Toronto's New Arts Festival Reveals Its Name and Initial Plans

Classic Arts News   Toronto's New Arts Festival Reveals Its Name and Initial Plans
The classical arts certainly seem to be flourishing in Toronto. In June, the lavish Four Seasons Centre, new home of the Canadian Opera Company and the National Ballet of Canada, opened to great fanfare. And on Monday (July 31), officials of the new arts festival which Canada's largest city is launching next year announced its name and partial lineup.

The ten-day, C$10 million festival, called "Luminato," is scheduled for June 1-10, 2007 at venues around the city and will include visual and performing arts, film and literature.

"Our vision started with the premise that Toronto, one of the most culturally diverse cities in the world, has the potential to become one of the most creative cities as well," said Tony Gagliano, festival co-founder. "Luminato, in time, will bring the best of the world to Toronto, and the best of Toronto to the world."

At this early stage, only a partial program has been announced, but it will include an oratorio called Not the Messiah, a festival commission from Spamalot creators Eric Idle and John Du Prez. The work, to be performed by the Toronto Symphony Orchestra and its music director Peter Oundjian (a cousin of Idle's) with soloists, choir and narrator, will be based on the film Monty Python's Life of Brian. "It will be funnier than Handel, though not as good," said Idle.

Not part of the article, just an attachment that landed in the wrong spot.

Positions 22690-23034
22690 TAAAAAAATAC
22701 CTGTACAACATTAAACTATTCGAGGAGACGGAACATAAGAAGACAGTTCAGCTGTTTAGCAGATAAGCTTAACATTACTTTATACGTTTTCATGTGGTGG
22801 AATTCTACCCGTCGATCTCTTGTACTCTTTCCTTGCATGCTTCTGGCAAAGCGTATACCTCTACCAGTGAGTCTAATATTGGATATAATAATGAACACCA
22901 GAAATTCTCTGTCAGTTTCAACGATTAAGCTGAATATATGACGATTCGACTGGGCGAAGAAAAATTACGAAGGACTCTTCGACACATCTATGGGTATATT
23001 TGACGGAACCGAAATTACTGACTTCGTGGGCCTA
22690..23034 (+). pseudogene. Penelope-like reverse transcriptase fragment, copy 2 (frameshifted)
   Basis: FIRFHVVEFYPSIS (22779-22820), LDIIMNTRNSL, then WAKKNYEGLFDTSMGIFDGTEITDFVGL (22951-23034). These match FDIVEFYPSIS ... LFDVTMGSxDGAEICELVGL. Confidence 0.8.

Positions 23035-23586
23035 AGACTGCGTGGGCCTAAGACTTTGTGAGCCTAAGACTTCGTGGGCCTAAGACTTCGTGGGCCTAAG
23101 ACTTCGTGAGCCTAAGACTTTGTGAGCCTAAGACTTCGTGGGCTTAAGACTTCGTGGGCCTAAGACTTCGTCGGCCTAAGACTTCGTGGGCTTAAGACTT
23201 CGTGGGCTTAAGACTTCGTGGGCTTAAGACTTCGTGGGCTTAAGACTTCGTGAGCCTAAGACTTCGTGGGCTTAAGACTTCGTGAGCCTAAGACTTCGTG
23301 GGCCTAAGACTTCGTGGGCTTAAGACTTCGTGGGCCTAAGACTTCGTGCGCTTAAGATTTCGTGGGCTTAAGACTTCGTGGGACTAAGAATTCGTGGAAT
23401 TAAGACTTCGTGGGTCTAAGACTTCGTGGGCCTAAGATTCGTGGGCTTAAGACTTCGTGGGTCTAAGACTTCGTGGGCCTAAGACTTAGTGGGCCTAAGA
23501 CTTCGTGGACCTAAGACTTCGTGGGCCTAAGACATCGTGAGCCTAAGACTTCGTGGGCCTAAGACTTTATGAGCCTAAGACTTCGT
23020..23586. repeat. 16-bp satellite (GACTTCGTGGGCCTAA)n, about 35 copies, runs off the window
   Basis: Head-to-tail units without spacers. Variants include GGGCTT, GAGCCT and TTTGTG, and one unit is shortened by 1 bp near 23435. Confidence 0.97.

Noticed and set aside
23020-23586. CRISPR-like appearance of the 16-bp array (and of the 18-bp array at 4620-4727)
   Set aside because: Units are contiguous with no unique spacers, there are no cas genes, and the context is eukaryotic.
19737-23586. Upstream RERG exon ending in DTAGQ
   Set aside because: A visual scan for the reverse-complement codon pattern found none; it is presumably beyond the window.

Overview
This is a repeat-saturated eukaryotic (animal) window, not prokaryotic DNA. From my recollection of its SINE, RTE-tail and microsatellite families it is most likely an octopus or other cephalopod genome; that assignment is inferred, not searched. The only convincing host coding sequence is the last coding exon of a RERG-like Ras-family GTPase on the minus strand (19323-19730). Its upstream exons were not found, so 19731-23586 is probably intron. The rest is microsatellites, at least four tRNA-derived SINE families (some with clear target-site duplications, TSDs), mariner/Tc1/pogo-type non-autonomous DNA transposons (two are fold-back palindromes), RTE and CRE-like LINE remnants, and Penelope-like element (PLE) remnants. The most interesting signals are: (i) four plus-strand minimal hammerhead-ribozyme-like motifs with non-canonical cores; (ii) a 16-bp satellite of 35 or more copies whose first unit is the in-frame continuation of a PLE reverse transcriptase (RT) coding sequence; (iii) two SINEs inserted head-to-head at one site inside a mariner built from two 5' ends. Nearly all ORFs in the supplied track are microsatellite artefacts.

Other events include the world premiere of a multi-media co-creation by film director (and Armenian-Canadian) Atom Egoyan and artist (and Turkish-Argentine) Kutlug Ataman.

The festival's name was chosen to "capture the essence of the creative spirit." The the idea of light, or "lumina," was chosen, with a "to" at the end of the word to represent Toronto, Ontario (popularly referred to in Canada as "T.O."). "We hope 'Luminato' will become synonymous with the power of the arts to enlighten all of us," said co-founder David Pecault.

Ontario finance minister Greg Sorbara pledged C$2 million towards the inaugural festival, which will also be supported by corporate, provincial, and organizers hope, federal funds.

The festival is headed by newly-appointed CEO Janice Price, a Toronto native, who comes from the same position at Philadelphia's Kimmel Center for the Performing Arts. Price's extensive industry experience also includes stints as vice president of marketing and communications at Lincoln Center.

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